The Lower Mekong region is one of the most natural-resource rich and bio-diverse areas in the world, and also one of those at highest risk.
The five countries are almost completely encompassed within the Indo-Burma hotspot, one of the world’s top ten critical areas for biodiversity. The 2,373,000 km2 area includes all of Vietnam, Cambodia and Laos and most of Myanmar and Thailand, as well as parts of Bangladesh, Malaysia and southern China. There were 115 new species discovered in this region just in 2016.1 Even so, with its fast pace of development and changing landscapes, it is ranked fifth in the world at threat from humans.2
At the heart of the Indo-Burma hotspot is the Lower Mekong Basin (LMB). The 4,350 km-long Mekong river, which stretches from the Himalayas to the South China Sea, binds together the five Lower Mekong countries (Cambodia, Laos, Myanmar, Thailand and Vietnam), along with China’s Yunan Province, and provides critical ecosystem services, such as water and biodiversity, to support the region’s growing population and economies.
More is being discovered about the region’s flora and fauna on a weekly basis, with over 100 new species described for the first time each year. In 2016 this included three mammals, two fish, 11 reptiles, 11 amphibians, and 88 plants. Between 1997 and 2016, 2,524 new species of plants, birds, mammals, reptiles, fish and amphibians were reported in the region for the first time.3
Apart from the LMB, the region includes a wide variety of other ecosystems, including mixed wet evergreen, dry evergreen, deciduous, and montane forests, as well lowland floodplain swamps, and seasonally inundated grasslands. Limestone karsts, with their own unique ecosystems, characterize the landscape in many areas—most famous among them is Vietnam’s Ha Long Bay. The region’s coastlines and marine areas are also rich in biodiversity (only Laos is landlocked).
Natural resources are central to age-old subsistence practices that have long provided forest, farming and fishing communities with their livelihoods. These ecosystems are equally important to support the region’s expanding economies. The complex hydrology of the Mekong, and its interface with watersheds and forests, provides the water, sedimentation, and organic matter to support over 14 percent of the world’s paddy rice production in 2016.4 It also makes for the world’s largest freshwater fishery, producing 25% of the world’s freshwater catch.
The region’s forests produce timber and non-timber forest products—including resins, bamboo, and rattan—that are traded both locally and internationally. In the last 2–3 decades, the rush to modernize and industrialize has significantly altered landscapes. Before the 1970s, most of the region was highly forested, but now just 13 percent of primary forest remains.5 WWF forecasts losses of 15–30 million ha by 2030, highest in Cambodia, Laos and Myanmar, where deforestation in 2010–2020 alone is projected at 4.8 million ha.6 At least 310 species of fish are listed as threatened in the five Lower Mekong countries.7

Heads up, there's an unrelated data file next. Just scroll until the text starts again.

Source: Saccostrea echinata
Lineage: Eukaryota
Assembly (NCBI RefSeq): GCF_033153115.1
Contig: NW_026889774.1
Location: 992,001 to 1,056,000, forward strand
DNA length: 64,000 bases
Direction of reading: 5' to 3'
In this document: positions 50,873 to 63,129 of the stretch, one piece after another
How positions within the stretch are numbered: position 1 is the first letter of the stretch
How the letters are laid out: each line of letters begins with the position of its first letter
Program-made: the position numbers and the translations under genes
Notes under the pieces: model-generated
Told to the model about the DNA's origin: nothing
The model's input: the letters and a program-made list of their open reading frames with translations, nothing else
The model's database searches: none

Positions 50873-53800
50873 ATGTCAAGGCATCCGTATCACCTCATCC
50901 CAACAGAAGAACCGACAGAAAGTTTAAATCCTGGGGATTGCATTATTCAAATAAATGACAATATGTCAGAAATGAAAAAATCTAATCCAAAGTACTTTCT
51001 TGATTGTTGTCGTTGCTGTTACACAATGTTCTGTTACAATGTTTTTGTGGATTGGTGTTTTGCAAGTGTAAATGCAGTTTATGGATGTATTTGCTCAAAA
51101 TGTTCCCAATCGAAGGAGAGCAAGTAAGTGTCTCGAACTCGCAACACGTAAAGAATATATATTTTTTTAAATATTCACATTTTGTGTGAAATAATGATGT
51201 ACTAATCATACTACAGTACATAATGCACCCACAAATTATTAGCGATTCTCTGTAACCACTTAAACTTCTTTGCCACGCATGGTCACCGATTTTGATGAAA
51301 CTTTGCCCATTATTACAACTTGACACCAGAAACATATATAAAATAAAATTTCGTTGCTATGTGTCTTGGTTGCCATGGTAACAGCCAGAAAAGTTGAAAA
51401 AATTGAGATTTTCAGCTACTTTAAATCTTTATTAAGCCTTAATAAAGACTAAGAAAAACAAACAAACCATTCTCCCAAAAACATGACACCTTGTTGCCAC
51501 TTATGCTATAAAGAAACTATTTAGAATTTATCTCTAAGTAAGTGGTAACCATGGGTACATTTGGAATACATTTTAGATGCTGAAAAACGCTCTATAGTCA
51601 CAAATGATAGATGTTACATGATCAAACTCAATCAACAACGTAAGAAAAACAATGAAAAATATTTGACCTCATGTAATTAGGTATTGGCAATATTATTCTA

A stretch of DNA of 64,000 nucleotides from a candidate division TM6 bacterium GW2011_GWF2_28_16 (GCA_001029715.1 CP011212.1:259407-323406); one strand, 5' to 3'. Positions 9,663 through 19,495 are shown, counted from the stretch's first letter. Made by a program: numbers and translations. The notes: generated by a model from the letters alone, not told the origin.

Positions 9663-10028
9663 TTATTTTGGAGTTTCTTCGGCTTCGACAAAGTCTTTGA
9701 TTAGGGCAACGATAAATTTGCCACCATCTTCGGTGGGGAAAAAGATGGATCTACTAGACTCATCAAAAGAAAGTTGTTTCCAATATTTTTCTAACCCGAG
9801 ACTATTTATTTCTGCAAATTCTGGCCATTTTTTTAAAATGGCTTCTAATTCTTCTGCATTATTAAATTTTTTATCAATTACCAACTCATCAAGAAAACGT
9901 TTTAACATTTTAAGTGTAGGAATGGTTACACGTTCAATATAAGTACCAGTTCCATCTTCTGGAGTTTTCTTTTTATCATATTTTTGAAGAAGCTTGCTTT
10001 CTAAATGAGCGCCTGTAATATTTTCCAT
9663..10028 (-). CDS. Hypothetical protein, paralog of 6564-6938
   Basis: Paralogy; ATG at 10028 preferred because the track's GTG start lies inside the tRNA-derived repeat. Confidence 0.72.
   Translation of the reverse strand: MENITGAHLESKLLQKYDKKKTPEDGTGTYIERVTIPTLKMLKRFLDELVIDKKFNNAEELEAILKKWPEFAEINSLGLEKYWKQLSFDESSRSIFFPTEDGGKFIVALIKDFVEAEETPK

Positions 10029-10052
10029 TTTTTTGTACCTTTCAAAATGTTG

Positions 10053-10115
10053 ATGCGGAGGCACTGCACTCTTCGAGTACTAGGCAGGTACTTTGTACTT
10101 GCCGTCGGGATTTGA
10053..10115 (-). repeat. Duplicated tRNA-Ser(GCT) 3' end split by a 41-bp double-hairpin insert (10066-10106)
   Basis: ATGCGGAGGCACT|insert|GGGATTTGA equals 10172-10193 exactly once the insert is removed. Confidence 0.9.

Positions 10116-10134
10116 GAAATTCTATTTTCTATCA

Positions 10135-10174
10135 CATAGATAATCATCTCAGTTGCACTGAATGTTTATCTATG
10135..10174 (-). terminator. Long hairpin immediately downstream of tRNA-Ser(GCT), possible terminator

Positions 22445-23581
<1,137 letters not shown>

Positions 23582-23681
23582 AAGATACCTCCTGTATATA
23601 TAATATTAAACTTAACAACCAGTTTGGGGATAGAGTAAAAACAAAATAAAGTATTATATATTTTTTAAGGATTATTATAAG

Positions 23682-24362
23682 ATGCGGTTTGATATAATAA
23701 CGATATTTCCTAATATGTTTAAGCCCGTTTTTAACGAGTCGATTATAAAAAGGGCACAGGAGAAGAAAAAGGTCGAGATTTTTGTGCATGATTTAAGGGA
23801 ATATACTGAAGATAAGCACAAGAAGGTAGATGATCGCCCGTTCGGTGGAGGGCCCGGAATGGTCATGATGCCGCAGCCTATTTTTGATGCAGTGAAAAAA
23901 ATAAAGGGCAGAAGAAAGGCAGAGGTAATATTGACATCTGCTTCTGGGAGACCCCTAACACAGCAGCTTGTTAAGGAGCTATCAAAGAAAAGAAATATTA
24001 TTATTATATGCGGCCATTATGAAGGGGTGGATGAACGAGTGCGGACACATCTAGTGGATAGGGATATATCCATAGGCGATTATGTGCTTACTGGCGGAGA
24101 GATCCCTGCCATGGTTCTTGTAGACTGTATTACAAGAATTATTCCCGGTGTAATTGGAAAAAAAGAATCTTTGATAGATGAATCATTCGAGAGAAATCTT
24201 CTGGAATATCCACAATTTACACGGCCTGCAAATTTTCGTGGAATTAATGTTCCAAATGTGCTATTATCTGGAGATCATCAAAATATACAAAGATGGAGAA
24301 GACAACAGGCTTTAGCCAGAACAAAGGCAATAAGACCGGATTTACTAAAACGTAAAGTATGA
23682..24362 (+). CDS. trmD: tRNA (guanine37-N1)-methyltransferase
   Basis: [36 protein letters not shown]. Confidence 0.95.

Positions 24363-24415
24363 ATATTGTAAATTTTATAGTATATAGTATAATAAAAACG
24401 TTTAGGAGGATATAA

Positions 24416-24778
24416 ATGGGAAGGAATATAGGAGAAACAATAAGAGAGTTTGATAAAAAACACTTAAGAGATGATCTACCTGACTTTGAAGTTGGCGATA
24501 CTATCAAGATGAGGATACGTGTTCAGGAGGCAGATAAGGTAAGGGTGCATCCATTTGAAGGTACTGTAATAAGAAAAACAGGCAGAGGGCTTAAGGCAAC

The development of hydropower, the anticipated expansion of mineral extraction, and the transition of agrarian systems to agro-industrial production are set to alter landscapes still further. The Lower Mekong region is considered be at high risk for climate change. By 2030 the Mekong basin’s mean temperature is likely to increase by 0.79°C, with greater increases for the colder catchments in the north.8
Source: IUCN. The IUCN Red List of Threatened Species. Version 2015-4. Created by ODI, August 2015. Licensed under CC BY-SA 4.0. View this data in the ODI DataHub.
ASEAN and the Greater Mekong Subregion countries have nonetheless addressed environmental protection via programs such as the 2014 Preah Sihanouk Declaration on Building Coastal Resilience to Climate Change Impacts in Southeast Asia9, and the ASEAN Environmental Education Action Plans10.These and other agreements seek to recognize the potential economic growth in the region, while acknowledging the value of its biodiversity and natural resources.
- 1. WWF, December 2017. http://greatermekong.panda.org/discovering_the_greater_mekong/species/new_species/stranger_species/ accessed 22 December 2017
- 2. Critical Ecosystem Partnership Fund. “Indo-Burma Hotspot.” Accessed 8 April 2015. http://www.cepf.net/resources/hotspots/Asia-Pacific/Pages/Indo-Burma.aspx.
- 3. WWF 2017 op cit.
- 4. Total 2016 paddy rice production of LMB countries: 102,574,000t; total global 2016 paddy rice production: 715,756,000 t. International Rice Research Institute. “World Rice Statistics.” http://ricestat.irri.org:8080/wrsv3/entrypoint.htm Accessed 19 May 2017.
- 5. WWF 2015. WWF Living Forests Report. http://d2ouvy59p0dg6k.cloudfront.net/downloads/living_forests_report_chapter_5___saving_forests_at_risk.pdf accessed 19 May 2017.
- 6. Ibid
- 7. International Union for the Conservation of Nature. “Red List, Table 5: Threatened Species in Each Country (Totals by Taxonomic Group).” Accessed 3 April 2015. http://cmsdocs.s3.amazonaws.com/summarystats/2014_3_Summary_Stats_Page_Documents/2014_3_RL_Stats_Table_5.pdf.
- 8. Lebel, L., C.T. Hoanh, C. Krittasudthacheewa and R. Daniel, eds. 2014. Climate Risks, Regional Integration and Sustainability in the Mekong Region. Kuala Lumpur: SIRD. Accessed 4 April 2015. http://www.sumernet.org/content/e-version-sumernet-book-now-available. View on Open Development Datahub
- 9. Third Annual Coastal Forum of the Building Coastal Resilience Project. 2014. “The Preah Sihanouk Declaration on Building Coastal Resilience to Climate Change Impacts in Southeast Asia.” http://cmsdata.iucn.org/downloads/3rd_coastal_forum__preah_sihanouk_declaration.pdf. Accessed 2 February 2015. View on Open Development Datahub
- 10. ASEAN. “Cooperation on Environment.” Accessed 1 April 2015. http://environment.asean.org/action-plans/.